326 F2d 560 Arellanes v. United States

326 F.2d 560

Alfredo D. ARELLANES, Appellant,
UNITED STATES of America Appellee.

No. 18721.

United States Court of Appeals Ninth Circuit.

January 6, 1964.

Alfred D. Arellanes, pro. per.

Cecil F. Poole, U. S. Atty., and Jerrold M. Ladar, Asst. U. S. Atty., San Francisco, Cal., for appellee.

Before CHAMBERS, POPE and MERRILL, Circuit Judges.

MERRILL, Circuit Judge:


The district court has denied appellant's motion, under 28 U.S.C. § 2255, to vacate and set aside a sentence for violation of the Jones-Miller Narcotics Act. That order is the subject of this appeal.


The district court action was based upon its ruling that "All of the issues raised in the petition filed herein are the same issues as were discussed and ruled upon by the Court of Appeals for the Ninth Circuit in reviewing the judgment of conviction (see Arellanes v. United States, 302 F.2d 603 at page 610)."


In our judgment, the district court was in error in its appraisal of the scope of our earlier decision, and in denying appellant a hearing upon his present petition.


Appellant asserts that he was forced to go to trial without benefit of counsel when the trial court denied him a continuance so that counsel might be secured. As noted by the district court, the same contention was made upon appeal from conviction, and was rejected by this court. We there ruled, upon the record then before us, that the conduct of the defendant amounted to a waiver of his right to counsel. He had, at the time of trial and after the Government's opening statement had been made to the jury, discharged counsel who had been representing him for almost seven weeks.


The opinion on the earlier appeal recites the circumstances as disclosed by the trial record. It appeared to be a simple case of a last-minute difference between counsel and client as to the conduct of the defense.


The constitutional right to be represented by counsel does not, of course, guarantee an attorney with whose advice the defendant can agree. To discharge an attorney because of disagreement, after trial has commenced and where, under the circumstances, the only alternatives are to proceed without counsel or with wholly unprepared counsel, can amount to a waiver of the right to be represented by counsel. Such was our holding.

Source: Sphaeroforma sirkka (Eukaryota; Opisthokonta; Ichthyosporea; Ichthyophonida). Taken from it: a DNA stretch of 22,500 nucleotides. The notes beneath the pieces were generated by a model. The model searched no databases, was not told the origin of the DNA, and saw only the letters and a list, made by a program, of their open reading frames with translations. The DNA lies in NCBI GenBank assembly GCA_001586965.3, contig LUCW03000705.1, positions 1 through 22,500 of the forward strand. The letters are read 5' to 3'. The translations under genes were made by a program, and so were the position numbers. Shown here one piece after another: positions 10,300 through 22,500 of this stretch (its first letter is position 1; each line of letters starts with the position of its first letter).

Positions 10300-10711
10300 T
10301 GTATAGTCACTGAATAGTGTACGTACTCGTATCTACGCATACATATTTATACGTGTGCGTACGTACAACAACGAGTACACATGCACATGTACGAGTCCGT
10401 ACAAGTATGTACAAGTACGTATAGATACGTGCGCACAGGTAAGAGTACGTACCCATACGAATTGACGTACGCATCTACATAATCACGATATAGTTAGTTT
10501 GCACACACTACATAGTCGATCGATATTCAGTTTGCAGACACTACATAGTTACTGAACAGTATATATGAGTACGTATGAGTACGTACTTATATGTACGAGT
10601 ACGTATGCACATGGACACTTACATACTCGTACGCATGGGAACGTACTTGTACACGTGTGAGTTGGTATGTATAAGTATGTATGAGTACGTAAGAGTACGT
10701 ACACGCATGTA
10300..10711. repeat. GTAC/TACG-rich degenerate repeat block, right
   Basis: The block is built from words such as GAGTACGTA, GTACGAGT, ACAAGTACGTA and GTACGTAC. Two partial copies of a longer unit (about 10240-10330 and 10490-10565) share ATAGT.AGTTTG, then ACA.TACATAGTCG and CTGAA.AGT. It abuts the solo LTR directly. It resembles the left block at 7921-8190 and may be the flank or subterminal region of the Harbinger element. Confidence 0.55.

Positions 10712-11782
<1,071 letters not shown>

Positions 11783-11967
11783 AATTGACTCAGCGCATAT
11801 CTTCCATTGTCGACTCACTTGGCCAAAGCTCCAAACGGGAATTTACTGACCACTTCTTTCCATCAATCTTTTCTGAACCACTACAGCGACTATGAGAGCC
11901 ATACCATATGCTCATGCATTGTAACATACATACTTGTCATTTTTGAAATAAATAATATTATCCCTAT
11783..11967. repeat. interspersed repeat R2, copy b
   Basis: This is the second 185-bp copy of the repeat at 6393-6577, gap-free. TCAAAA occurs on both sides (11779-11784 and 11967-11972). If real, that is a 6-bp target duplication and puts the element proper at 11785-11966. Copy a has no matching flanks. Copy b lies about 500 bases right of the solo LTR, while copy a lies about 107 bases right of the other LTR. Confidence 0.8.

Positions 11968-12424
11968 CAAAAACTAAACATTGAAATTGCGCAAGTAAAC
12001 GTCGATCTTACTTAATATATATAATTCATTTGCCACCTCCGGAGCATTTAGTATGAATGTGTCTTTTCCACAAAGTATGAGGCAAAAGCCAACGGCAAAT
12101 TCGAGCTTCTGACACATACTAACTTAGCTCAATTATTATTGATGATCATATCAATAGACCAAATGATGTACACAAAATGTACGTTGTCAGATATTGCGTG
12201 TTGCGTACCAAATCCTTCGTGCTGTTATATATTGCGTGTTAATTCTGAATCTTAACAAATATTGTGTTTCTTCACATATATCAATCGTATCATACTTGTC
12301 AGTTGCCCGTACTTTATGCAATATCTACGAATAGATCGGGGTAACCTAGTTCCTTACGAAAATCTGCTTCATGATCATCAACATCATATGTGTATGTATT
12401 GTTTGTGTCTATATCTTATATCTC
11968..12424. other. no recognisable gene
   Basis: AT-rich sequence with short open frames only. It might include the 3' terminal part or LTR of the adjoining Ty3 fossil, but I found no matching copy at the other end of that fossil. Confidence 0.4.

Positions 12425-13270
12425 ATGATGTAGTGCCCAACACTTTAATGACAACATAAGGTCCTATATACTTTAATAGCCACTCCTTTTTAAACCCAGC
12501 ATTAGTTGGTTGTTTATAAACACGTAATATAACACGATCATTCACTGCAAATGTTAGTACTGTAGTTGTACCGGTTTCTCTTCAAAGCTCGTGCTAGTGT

In his present petition, appellant sets forth in detail his reasons for discharging his attorney: an alleged total failure to prepare for trial, accompanied by counsel's alleged fraudulent and extortionate securing of funds from the defendant and his family for the purpose of buying a dismissal of the charges.


If these most serious accusations of professional misconduct be taken as true, counsel's assistance was far from being constitutionally adequate under the standards set forth in Brubaker v. Dickson (9 Cir. 1962) 310 F.2d 30, 37. Since, under such facts, a defendant has never enjoyed the benefit of counsel in the constitutional sense, a refusal to continue with such inadequate representation cannot be deemed a waiver of the constitutional right to counsel.


Nor (if we accept the petition as true) does it appear that the defendant was capricious in delaying his discharge of his attorney until trial had commenced. He alleges fruitless efforts to secure other counsel. Nor (if we accept the petition as true) does it appear that defendant's failure to inform the trial court of these facts was such a deception as to amount to an election to proceed without counsel. The colloquy between court and counsel was such that appellant may have read from it a discouragement of any explanation as to the precise nature of his complaint.


The petition, in short, presents an entirely different case for defendant's right to counsel than that which was presented by the trial record and one not controlled by our decision upon the earlier appeal.


In our judgment, accordingly, appellant is entitled to a hearing upon his petition.


Reversed and remanded for further proceedings.

CHAMBERS, Circuit Judge (concurring):


It is my hope that before ordering Arellanes to be brought back to court, the district court will cause his deposition to be taken to see how well the conclusory allegations hold up. Also, if the charges against former counsel prove untrue, I hope something will be done about it.